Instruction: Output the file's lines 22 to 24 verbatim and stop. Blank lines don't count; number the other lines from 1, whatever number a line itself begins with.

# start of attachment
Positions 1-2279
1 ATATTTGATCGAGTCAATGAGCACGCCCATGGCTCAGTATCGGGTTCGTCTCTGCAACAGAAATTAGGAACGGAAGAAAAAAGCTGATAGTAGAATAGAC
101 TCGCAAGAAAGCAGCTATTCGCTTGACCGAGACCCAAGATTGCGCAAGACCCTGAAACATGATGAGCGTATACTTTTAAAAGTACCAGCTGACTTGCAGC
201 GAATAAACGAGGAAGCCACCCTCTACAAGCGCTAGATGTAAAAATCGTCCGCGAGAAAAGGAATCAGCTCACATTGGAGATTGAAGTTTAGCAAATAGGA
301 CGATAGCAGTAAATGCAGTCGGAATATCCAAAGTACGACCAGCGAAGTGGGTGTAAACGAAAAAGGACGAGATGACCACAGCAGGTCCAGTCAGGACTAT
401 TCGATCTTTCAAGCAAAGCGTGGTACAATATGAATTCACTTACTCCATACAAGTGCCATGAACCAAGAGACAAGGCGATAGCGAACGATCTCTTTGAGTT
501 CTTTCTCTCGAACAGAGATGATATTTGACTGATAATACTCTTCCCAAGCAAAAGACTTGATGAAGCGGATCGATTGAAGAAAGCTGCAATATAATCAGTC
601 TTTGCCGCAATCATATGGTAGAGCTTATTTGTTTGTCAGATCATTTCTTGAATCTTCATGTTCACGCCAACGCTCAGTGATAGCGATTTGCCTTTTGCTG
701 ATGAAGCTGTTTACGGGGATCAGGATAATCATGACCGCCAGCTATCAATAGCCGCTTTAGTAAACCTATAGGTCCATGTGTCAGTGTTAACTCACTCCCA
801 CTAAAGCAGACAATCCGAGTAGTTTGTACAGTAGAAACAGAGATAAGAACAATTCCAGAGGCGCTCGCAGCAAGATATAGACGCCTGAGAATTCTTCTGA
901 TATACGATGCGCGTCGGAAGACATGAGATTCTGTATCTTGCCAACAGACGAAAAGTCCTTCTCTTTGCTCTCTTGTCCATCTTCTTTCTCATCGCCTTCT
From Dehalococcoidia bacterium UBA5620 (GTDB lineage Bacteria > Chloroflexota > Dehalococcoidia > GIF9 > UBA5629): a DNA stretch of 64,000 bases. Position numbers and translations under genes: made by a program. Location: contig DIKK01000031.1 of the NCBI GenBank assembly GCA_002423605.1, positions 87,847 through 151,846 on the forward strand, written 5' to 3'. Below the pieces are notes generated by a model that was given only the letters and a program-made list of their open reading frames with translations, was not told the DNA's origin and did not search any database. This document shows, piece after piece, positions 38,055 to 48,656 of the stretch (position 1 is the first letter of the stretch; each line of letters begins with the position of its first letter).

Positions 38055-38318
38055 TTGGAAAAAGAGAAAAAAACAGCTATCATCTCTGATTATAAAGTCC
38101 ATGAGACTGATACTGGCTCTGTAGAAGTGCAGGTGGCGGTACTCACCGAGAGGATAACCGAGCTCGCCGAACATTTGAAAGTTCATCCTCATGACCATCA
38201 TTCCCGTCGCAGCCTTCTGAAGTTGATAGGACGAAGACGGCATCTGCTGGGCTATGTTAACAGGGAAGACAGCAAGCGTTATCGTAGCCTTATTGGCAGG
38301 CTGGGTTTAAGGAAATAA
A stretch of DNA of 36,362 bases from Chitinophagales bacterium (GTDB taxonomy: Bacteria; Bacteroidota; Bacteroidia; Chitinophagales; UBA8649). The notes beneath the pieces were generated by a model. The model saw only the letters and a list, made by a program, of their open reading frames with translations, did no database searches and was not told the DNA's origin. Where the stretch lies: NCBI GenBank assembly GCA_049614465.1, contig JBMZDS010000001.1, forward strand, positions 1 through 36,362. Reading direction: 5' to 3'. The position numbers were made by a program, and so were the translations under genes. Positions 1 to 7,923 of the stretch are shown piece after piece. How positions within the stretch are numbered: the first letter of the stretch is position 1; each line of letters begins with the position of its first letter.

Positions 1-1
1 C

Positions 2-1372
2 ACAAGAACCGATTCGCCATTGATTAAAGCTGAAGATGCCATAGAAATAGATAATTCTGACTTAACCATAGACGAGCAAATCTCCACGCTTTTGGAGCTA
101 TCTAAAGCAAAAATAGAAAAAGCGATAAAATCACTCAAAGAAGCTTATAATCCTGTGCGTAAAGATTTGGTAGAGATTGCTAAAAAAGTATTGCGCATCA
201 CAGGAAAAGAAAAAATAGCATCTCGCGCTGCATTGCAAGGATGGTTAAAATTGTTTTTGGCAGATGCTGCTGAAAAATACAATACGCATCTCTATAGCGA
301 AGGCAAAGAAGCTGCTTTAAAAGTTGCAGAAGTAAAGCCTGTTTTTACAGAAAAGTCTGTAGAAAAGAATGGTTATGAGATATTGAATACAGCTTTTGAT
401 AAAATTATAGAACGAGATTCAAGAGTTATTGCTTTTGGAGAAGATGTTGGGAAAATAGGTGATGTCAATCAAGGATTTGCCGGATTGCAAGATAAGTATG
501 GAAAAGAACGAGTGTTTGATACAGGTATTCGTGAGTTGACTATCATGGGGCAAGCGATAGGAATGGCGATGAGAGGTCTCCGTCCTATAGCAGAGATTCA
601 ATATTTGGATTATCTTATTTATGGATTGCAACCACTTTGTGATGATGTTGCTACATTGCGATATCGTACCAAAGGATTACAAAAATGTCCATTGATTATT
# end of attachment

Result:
2 ACAAGAACCGATTCGCCATTGATTAAAGCTGAAGATGCCATAGAAATAGATAATTCTGACTTAACCATAGACGAGCAAATCTCCACGCTTTTGGAGCTA
101 TCTAAAGCAAAAATAGAAAAAGCGATAAAATCACTCAAAGAAGCTTATAATCCTGTGCGTAAAGATTTGGTAGAGATTGCTAAAAAAGTATTGCGCATCA
201 CAGGAAAAGAAAAAATAGCATCTCGCGCTGCATTGCAAGGATGGTTAAAATTGTTTTTGGCAGATGCTGCTGAAAAATACAATACGCATCTCTATAGCGA